Excerpt from the book What Women Need To Know
A study based on questions submitted by hundreds of women offers advice from a female doctor on breast self-examination, coping with menopause, heart disease, and other health issues affecting women. 35,000 first printing.
Dr. Marianne Legato, Professor Emerita of Clinical Medicine at Columbia University is an internationally known academic physician, author, lecturer, and specialist in gender-specific medicine. She is founding member of the International Society for Gender Medicine and also the founder and director of The Partnership for Gender-Specific Medicine at Columbia University and its next iteration, The Foundation for Gender-Specific Medicine. These enterprises are the first collaborations between academic medicine and the private sector focused solely on gender-specific medicine: the science of how normal human biology differs between men and women and of how the diagnosis and treatment of disease differs as a function of gender and sex. Her ground breaking textbook on Gender-and Sex Specific Medicine has been published in 2017 in the 3rd edition.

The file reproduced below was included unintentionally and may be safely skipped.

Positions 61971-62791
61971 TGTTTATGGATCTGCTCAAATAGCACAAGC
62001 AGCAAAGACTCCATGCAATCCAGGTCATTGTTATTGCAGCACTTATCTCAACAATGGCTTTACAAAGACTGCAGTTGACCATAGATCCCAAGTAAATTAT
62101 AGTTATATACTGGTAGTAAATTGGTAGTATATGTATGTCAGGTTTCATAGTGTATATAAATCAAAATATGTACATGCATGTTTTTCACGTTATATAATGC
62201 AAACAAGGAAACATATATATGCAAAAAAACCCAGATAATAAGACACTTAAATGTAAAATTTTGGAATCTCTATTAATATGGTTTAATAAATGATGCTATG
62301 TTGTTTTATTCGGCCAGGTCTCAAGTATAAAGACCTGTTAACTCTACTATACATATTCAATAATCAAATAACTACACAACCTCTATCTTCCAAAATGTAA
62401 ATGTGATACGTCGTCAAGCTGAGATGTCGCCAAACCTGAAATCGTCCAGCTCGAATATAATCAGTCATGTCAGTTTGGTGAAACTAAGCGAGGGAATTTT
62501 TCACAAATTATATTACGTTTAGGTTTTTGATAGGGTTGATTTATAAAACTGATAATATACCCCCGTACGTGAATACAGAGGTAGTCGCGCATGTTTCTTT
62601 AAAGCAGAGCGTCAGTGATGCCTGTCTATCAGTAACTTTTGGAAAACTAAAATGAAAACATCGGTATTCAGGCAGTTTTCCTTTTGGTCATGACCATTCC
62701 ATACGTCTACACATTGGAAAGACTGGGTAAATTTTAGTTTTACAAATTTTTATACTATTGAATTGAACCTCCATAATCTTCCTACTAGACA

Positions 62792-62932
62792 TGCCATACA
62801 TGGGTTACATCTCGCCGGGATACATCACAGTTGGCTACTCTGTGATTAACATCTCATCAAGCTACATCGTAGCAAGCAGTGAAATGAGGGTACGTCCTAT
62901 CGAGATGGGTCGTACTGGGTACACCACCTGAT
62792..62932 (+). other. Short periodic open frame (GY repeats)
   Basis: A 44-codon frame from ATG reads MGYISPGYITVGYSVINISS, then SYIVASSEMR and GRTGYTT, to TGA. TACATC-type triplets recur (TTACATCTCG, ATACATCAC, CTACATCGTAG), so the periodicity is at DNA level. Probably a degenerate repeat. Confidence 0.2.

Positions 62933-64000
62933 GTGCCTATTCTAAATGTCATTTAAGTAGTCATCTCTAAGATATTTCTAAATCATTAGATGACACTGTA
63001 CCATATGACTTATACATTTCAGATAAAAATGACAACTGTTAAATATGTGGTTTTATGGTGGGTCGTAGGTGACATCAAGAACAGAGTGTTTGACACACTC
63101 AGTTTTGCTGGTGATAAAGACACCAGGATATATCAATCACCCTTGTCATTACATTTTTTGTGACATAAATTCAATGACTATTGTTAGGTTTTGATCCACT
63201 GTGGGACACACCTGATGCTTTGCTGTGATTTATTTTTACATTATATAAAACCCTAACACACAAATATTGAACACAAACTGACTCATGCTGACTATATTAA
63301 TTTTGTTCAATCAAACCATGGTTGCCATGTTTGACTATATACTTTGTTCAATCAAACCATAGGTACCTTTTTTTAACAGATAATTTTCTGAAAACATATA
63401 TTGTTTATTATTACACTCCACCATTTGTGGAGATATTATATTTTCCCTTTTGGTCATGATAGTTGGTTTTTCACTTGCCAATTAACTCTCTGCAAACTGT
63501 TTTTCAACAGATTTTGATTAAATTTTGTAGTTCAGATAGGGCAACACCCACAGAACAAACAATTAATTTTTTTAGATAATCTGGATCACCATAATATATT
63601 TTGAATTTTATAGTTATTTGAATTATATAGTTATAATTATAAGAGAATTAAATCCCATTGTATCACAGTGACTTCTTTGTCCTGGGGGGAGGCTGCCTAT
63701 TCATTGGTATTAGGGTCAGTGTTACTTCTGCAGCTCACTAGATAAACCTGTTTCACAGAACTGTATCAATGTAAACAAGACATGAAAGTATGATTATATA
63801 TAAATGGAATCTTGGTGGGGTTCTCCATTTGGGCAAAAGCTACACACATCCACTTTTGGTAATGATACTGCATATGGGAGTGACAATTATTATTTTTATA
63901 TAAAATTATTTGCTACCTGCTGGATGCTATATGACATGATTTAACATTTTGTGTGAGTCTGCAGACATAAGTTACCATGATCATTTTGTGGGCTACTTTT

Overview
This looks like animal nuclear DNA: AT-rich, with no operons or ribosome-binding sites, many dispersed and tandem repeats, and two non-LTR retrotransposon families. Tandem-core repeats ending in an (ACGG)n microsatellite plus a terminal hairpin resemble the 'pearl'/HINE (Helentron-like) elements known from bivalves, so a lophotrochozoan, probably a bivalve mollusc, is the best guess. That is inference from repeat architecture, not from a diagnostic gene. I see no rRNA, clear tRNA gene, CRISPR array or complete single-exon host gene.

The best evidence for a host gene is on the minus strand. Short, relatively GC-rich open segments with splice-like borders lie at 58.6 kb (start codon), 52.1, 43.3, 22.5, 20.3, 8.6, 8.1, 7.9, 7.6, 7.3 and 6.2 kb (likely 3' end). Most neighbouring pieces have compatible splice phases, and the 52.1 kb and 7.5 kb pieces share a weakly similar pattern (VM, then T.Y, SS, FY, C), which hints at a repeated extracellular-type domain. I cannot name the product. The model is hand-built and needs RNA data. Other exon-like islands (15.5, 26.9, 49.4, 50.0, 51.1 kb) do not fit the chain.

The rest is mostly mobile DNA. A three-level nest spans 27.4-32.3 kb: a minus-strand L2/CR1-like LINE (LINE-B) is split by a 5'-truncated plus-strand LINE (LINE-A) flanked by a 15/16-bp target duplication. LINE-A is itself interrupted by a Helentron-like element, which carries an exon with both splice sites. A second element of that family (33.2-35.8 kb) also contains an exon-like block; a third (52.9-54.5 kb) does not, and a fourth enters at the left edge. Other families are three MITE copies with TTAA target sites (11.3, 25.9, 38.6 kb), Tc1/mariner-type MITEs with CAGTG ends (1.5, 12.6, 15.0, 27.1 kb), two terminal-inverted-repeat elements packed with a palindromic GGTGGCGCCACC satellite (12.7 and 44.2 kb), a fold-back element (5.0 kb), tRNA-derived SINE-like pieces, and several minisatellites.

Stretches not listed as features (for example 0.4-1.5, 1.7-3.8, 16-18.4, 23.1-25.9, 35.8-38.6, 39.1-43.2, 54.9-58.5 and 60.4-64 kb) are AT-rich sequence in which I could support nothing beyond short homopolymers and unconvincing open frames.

She has published extensively on Gender and Sex Specific Medicine, both scientifically and for the lay public. She is also the founding editor of the journal Gender Medicine, and the Journal Gender and Genome, published for the scientific community. In 1992, Dr. Legato won the American Heart Association’s Blakeslee Award for the best book written for the lay public on cardiovascular disease. She is a practicing internist in New York City and has been listed each year in New York Magazine’s “Best Doctors” since the feature’s inception in 1993.